A long-time community figure active in several organizations, Ramirez was named male grand marshal of the Pride Parade in 2006. He works as a hairdresser at the Hairitage salon and lives in the Memorial Park area. His campaign website is www.rayramirezhouston.com .

What prompted you to run for the City Council now?
This is a good time for me to run. This race is wide open with no incumbent. My job will be to represent all the voters; however, my friends and I feel it’s time we had a qualified gay man on City Council. It’s the logical next step for our community’s greater acceptance.

Is this your first race for public office?
This is my first as the candidate. I’ve worked behind the scenes politically for a long time. I’ve always opened the door for everyone else. Now I want to put to work what I’ve learned as a graduate of the Victory Fund’s training for candidates. In the past I’ve been elected to various boards and committees of cultural and fundraising groups like SPARKS after-school parks programs, the film festival, the GLBT History Tent [a GLBT Pride event in 2006], the Holocaust Museum, AVES, and spent 17 years helping Bunnies on the Bayou raise over half a million dollars for local medical charities. My church chose me to chair their anniversary celebration and sent me to Mexico to help expand our outreach in Latin America. I’ve served as PAC [political-action committee] chair for the Caucus and was elected Parade Grand Marshal in 2006.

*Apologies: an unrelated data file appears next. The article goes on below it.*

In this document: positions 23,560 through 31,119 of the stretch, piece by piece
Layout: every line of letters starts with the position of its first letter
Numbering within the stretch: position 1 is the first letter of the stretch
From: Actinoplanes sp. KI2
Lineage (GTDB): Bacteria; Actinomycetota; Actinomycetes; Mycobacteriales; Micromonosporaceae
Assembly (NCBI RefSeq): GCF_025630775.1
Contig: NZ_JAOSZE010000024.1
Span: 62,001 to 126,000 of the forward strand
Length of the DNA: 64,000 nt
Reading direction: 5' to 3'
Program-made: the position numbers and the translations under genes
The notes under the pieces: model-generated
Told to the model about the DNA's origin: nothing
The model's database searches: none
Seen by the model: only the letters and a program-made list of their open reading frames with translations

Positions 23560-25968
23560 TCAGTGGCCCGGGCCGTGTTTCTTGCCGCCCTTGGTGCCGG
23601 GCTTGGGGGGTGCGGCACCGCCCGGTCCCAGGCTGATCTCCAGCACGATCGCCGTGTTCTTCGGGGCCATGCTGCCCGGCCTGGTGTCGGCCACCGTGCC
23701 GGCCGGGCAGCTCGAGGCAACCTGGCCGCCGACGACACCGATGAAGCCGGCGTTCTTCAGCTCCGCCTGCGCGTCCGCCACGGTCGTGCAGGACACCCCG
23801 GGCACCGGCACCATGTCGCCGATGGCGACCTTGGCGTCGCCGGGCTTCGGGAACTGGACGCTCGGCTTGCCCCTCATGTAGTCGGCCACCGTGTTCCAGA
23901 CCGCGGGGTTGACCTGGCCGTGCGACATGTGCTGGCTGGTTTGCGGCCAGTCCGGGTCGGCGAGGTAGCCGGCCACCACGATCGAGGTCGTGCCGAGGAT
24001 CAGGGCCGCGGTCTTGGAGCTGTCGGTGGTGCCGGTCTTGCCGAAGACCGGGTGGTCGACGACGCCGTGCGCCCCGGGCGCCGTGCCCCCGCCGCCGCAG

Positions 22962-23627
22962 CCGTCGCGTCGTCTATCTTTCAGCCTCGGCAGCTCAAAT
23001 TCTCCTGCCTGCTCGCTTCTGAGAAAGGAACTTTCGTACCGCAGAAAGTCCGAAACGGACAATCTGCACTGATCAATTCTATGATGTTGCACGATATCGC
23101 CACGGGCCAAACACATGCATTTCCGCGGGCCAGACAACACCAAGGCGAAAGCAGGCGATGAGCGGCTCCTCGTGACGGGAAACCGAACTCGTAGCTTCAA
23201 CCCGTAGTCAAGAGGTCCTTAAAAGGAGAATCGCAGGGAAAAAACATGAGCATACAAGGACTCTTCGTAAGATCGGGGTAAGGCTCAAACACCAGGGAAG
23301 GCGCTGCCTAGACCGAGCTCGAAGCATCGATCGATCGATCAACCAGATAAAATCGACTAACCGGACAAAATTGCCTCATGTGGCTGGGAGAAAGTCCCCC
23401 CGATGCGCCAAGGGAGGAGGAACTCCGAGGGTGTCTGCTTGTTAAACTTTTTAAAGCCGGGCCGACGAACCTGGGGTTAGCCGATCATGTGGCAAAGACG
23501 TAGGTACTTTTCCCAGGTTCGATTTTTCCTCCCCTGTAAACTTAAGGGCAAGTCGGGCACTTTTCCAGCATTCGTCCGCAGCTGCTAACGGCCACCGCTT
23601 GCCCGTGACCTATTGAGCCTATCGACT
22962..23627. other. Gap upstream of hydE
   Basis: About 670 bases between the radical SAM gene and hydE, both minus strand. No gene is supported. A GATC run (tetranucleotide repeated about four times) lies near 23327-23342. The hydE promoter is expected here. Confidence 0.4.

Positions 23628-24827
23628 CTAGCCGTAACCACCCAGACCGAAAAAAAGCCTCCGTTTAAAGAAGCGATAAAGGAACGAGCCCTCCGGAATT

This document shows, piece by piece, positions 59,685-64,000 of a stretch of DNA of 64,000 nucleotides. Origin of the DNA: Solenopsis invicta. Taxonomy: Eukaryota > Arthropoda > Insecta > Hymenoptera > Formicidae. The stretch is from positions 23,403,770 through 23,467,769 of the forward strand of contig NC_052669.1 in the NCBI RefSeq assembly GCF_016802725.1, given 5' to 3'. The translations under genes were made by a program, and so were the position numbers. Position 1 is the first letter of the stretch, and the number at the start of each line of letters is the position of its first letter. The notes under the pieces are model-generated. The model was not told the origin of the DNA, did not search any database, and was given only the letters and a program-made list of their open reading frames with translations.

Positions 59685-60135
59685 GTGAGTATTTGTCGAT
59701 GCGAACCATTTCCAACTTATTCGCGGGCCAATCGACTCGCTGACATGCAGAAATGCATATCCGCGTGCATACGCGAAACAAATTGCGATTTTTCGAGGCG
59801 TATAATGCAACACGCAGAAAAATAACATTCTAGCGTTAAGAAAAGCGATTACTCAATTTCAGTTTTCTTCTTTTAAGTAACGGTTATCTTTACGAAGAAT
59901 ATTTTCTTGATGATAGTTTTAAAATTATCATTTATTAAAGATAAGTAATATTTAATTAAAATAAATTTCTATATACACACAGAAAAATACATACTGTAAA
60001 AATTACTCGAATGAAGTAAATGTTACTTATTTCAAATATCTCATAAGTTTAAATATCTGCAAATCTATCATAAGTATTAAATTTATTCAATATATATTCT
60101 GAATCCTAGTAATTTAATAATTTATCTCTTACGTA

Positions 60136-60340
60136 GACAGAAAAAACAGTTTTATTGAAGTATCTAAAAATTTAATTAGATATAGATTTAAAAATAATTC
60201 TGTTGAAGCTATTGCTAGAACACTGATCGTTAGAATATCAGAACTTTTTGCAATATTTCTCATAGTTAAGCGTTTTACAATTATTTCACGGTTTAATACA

What challenges or problems have you experienced as an openly gay candidate?